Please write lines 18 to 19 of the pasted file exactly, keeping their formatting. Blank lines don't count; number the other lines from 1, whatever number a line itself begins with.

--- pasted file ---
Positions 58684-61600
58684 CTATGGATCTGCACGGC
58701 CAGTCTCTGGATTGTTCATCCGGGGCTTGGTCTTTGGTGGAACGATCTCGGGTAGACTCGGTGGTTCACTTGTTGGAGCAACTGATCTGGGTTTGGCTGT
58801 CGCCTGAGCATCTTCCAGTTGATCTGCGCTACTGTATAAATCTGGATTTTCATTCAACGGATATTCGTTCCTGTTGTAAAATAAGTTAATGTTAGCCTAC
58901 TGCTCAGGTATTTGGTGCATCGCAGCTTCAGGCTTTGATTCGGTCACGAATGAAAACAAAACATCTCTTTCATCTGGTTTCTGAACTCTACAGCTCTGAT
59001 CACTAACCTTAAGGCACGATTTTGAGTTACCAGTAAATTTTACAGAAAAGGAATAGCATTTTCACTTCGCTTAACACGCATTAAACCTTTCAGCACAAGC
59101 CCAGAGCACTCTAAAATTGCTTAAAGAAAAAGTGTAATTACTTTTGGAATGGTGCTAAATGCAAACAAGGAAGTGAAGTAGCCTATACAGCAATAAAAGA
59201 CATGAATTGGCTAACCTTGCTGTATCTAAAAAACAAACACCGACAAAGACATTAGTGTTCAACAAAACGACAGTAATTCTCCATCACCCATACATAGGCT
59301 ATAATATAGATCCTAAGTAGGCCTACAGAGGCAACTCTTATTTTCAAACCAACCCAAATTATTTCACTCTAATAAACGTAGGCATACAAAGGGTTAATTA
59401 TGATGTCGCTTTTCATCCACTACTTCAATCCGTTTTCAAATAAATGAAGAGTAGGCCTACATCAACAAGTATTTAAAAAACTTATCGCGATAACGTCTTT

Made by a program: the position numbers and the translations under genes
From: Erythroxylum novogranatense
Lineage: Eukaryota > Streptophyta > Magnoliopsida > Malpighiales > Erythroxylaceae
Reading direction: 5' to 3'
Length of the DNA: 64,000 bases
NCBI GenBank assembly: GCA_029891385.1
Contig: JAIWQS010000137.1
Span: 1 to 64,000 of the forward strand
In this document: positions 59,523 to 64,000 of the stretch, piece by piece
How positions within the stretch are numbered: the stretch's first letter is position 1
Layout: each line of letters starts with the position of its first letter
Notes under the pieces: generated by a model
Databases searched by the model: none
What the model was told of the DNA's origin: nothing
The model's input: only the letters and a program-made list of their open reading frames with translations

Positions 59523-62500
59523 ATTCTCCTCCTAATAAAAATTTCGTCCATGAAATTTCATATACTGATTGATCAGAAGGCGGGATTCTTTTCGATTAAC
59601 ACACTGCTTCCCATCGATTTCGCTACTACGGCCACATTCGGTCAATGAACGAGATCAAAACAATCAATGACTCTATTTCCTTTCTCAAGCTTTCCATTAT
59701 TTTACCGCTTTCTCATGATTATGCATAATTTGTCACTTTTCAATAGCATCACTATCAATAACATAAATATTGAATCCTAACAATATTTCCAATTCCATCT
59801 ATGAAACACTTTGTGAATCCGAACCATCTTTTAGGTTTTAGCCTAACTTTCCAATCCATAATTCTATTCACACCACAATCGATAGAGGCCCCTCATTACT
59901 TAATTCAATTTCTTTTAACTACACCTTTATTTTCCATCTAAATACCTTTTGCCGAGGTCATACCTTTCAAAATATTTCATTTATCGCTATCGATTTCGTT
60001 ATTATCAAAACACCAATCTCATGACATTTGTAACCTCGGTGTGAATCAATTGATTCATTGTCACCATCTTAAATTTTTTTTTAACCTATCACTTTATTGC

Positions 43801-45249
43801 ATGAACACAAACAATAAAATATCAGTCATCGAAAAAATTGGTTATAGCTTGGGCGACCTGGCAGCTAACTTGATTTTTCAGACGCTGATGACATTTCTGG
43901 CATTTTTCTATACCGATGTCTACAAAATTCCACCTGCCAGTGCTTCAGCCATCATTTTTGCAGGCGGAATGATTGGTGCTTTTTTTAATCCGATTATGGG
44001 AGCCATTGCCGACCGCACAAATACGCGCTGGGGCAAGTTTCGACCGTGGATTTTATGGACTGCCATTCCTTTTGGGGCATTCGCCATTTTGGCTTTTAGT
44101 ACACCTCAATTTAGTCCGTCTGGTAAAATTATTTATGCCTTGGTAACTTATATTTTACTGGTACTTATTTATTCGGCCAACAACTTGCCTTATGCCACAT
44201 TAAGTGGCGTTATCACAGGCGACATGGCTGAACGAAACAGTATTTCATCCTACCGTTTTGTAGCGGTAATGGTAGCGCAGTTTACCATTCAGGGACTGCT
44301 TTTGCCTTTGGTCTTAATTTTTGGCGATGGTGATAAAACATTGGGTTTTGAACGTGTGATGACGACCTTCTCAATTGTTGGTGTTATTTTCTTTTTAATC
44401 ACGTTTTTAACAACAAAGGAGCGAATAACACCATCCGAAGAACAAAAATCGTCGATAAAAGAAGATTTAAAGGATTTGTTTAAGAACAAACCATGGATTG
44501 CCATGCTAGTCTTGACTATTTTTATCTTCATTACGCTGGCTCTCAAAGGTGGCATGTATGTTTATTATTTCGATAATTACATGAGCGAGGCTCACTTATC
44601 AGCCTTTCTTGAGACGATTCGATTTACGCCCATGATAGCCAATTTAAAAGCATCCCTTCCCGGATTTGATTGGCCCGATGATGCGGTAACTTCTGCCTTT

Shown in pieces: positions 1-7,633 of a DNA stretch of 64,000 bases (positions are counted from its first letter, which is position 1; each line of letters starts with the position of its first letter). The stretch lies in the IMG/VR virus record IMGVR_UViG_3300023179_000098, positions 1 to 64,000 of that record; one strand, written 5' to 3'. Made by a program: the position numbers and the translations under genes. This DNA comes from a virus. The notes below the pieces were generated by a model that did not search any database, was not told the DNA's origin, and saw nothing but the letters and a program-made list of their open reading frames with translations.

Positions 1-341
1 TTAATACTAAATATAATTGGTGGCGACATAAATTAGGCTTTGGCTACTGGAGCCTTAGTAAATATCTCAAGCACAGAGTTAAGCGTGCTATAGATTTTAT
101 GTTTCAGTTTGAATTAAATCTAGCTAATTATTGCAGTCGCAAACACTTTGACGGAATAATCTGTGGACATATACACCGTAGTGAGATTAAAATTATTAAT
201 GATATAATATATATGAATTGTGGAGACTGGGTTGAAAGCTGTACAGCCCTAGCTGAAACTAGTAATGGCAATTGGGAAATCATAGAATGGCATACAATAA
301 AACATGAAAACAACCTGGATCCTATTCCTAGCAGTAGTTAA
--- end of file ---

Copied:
Span: 1 to 64,000 of the forward strand
In this document: positions 59,523 to 64,000 of the stretch, piece by piece